Friday, March 4, 2016

Five young Chinese women arrive in Israel to make aliyah

1And it shall come to pass, when all these things are come upon thee, the blessing and the curse, which I have set before thee, and thou shalt call them to mind among all the nations, whither the LORD thy God hath driven thee,
And shalt return unto the LORD thy God, and shalt obey his voice according to all that I command thee this day, thou and thy children, with all thine heart, and with all thy soul;
That then the LORD thy God will turn thy captivity, and have compassion upon thee, and will return and gather thee from all the nations, whither the LORD thy God hath scattered thee.
If any of thine be driven out unto the outmost parts of heaven, from thence will the LORD thy God gather thee, and from thence will he fetch thee:
And the LORD thy God will bring thee into the land which thy fathers possessed, and thou shalt possess it; and he will do thee good, and multiply thee above thy fathers.
Deuteronomy 30:1-5

As reported by Alexander J. Apfel of Tazpit News Service, February 29, 2016:

Five Chinese women, descended from the medieval Jewish community of Kaifeng, are set to arrive in Israel on Monday. The women, Gao Yichen (“Weiwei”), Yue Ting, Li Jing, Li Yuan, and Li Chengjin (“Lulu”), have studied Hebrew and Judaism to prepare themselves for their journey, as they return to the heritage of their ancestors.

Upon their arrival, the five women will visit the Western Wall before making their way to Midreshet Nishmat – The Jeanie Schottenstein Center for Advanced Torah Study for Women, where they will prepare for their official conversion to Judaism under the auspices of Israel’s Chief Rabbinate.

The women will live in the seminary until the completion of their conversion, after which they will receive Israeli citizenship.

Kaifeng’s Jewish community is believed to have been founded by Iraqi or Persian Jewish merchants in the eighth or ninth century. A synagogue was erected there in 1163 that still stands today. According to estimates, the community consisted of up to 5,000 Jews during the Ming dynasty (1368-1644) but decreased to 500-1000 due to wide-scale assimilation and intermarriage.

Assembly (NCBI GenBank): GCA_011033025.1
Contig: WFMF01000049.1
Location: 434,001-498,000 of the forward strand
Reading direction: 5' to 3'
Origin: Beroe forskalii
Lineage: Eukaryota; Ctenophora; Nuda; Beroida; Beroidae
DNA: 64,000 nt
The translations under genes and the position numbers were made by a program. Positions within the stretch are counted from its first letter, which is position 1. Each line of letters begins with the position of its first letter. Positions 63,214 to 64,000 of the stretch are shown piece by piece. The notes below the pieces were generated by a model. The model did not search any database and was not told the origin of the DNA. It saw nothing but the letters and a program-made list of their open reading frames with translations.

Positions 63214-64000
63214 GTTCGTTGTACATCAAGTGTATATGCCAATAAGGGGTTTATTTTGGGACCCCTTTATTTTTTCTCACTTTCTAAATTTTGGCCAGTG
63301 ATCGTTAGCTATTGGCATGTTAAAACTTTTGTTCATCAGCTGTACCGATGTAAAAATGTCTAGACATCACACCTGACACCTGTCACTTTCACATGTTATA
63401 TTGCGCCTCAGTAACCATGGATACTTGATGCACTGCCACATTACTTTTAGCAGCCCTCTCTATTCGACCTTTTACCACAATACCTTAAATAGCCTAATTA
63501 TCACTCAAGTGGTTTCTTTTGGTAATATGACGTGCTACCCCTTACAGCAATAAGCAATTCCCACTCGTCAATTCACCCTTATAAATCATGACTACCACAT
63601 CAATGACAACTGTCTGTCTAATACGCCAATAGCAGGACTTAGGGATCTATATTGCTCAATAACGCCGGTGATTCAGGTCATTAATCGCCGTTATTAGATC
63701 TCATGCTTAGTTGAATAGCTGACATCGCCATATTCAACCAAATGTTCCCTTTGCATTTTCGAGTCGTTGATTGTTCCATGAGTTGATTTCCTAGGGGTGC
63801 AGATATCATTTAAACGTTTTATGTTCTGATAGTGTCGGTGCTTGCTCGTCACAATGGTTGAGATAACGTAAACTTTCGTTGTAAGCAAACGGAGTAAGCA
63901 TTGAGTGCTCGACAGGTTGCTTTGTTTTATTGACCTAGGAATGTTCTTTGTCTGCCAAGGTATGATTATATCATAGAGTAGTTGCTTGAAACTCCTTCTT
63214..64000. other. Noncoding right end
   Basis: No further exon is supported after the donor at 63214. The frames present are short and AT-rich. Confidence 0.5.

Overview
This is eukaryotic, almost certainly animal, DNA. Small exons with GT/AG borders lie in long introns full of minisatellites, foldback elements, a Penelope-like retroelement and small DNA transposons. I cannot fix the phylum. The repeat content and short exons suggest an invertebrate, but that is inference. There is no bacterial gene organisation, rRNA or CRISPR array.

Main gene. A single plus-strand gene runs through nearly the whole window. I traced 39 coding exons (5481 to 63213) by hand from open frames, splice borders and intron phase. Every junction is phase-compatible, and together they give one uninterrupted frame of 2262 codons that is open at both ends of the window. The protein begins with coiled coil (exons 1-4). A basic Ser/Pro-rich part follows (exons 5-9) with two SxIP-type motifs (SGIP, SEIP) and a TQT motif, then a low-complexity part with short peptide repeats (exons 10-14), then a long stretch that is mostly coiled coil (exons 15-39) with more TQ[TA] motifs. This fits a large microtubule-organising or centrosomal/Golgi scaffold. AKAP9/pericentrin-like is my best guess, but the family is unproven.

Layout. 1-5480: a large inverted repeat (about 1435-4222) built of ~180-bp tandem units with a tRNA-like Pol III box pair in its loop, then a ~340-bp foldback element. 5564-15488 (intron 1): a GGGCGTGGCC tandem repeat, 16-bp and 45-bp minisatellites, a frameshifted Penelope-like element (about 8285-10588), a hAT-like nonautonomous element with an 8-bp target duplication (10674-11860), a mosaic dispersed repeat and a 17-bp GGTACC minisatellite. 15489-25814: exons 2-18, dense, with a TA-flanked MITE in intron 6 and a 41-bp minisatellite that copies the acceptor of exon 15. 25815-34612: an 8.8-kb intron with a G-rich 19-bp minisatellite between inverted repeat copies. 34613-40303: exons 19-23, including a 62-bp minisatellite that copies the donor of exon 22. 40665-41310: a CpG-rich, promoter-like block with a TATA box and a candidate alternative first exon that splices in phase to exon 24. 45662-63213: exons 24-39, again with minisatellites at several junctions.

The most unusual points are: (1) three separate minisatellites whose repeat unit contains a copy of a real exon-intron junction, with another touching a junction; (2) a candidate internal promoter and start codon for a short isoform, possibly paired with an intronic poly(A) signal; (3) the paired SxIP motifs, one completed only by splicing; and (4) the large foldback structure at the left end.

According to Michael Freund, chairman of the Shavei Israel organization responsible for bringing the women to Israel, the Kaifeng community was similar to other Jewish communities except that it did not suffer anti-Semitism.

“As a result, beginning perhaps in the 18th century, a process of assimilation and intermarriage began to settle in. Then, the last rabbi of Kaifeng passed away 200 years ago, and the synagogue was rendered unfit for use when a series of floods struck the city in the 19th century,” Freund told Tazpit Press Service (TPS).

However, Freund said that close to 1,000 remain who are identifiable as descendants of the Jewish community and who have shown increasing interest in learning about Judaism and their heritage. Such interest has enabled Freund’s organization to bring many Chinese to Israel, the last group of seven men arriving in October 2009.

Freund further explained that around 25 years ago, Jews were given the option of registering either as regular Han Chinese or, for unknown reasons, as Muslims. “Many opted to register as Muslims since this enabled them to have more than one child, but they are still identifiable as descendants of Jews even if some of them have nothing to do with Judaism,” Freund said.

“Being part of the Jewish people is an honor because of the heritage and wisdom,” said Li Jing, who on a previous visit put a note of prayer in the Kotel asking to return and live in Israel. “Now, my prayer has been answered,” she said.
Funny, they don't look Jewish.

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